# Cantilevered Beam Oscillation

I'm trying to model the damped oscillation of a cantilevered beam for a project I'm doing. Really I want to know how "stable" this system is going to be given an initial displacement. My main problem is I'm not familiar with typical damping coefficients and material properties (or even how to estimate them). Furthermore, I don't know if my system is going to be under, over, or critically damped.

The beam is made out of aluminum that's L in length with a rectangular cross-section b and h. The relative magnitudes of L, b, and h pretty much make the system look like a diving board. Now if I displace the very end of my diving board some δy how long will it take to effectively die out.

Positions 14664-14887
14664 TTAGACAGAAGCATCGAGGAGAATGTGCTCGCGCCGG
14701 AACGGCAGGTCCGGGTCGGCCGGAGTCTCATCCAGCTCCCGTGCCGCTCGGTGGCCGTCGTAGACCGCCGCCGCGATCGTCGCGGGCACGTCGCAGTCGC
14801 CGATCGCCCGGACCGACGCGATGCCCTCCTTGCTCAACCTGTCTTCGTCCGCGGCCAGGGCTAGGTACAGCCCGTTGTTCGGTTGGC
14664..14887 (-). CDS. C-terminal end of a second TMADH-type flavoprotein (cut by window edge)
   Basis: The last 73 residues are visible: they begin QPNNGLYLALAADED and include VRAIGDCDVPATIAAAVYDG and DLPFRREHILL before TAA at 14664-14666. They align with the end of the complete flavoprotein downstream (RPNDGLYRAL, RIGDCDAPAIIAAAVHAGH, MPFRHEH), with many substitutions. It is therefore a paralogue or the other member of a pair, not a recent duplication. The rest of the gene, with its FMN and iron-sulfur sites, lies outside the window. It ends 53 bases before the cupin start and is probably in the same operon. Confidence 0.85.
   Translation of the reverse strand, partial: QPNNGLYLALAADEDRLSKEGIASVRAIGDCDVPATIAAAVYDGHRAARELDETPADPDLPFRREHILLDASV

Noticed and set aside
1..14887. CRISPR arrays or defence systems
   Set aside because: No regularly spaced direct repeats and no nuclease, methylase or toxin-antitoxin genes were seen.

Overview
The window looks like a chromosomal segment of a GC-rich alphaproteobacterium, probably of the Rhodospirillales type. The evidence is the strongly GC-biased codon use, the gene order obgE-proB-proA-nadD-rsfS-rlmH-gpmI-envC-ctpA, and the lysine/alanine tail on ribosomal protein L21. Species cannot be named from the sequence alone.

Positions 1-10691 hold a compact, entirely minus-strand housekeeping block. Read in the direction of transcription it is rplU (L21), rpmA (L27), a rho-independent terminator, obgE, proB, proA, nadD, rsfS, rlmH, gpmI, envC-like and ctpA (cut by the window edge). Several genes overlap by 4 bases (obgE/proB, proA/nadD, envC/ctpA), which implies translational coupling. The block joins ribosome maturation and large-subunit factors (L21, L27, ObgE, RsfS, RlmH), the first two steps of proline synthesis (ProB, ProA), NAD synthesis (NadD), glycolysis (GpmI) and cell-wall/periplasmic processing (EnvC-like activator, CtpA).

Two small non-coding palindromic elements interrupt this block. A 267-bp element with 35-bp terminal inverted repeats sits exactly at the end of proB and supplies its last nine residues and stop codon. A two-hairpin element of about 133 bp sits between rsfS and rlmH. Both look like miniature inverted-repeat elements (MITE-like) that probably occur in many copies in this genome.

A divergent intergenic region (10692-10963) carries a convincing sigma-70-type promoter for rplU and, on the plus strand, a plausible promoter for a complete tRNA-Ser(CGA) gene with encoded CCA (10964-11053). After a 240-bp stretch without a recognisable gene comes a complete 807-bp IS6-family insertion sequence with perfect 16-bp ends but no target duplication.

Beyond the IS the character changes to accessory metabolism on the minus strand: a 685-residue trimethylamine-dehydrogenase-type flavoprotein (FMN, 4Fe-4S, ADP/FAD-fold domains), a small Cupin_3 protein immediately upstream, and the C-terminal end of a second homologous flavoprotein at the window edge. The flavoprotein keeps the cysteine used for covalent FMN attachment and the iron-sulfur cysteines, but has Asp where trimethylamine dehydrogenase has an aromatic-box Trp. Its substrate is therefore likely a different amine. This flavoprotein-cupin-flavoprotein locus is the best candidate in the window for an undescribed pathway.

I'm interested in displacements on the order of microns or less. So far I've modeled my system as a damped harmonic oscillator with L = 500 mm, b = 100 mm, h = 50 mm.

$Y(t) = A e^{-\alpha t} cos(\omega t)$
where
$\omega = \sqrt{k/\omega - \alpha^2}$
$\alpha = \frac{C}{2I}$
and C is some damping coefficient in $\frac{Nm \cdot sec}{rad}$, I is the moment of inertia in $kgm^2$, and k is the spring constant in $\frac{Nm}{rad}$

Any ideas on how to estimate k and C for this rectangular beam made of aluminum? There's no physical damper, and my best guesses as to how the energy is dissipated would be through friction (like bending paper clip back and forth). Am I even modeling this correctly?

SteamKing
Staff Emeritus
Homework Helper
If you were to displace the free end of the cantilever some small distance delta, how much force would be required? That would give you a handle on k.

AlephZero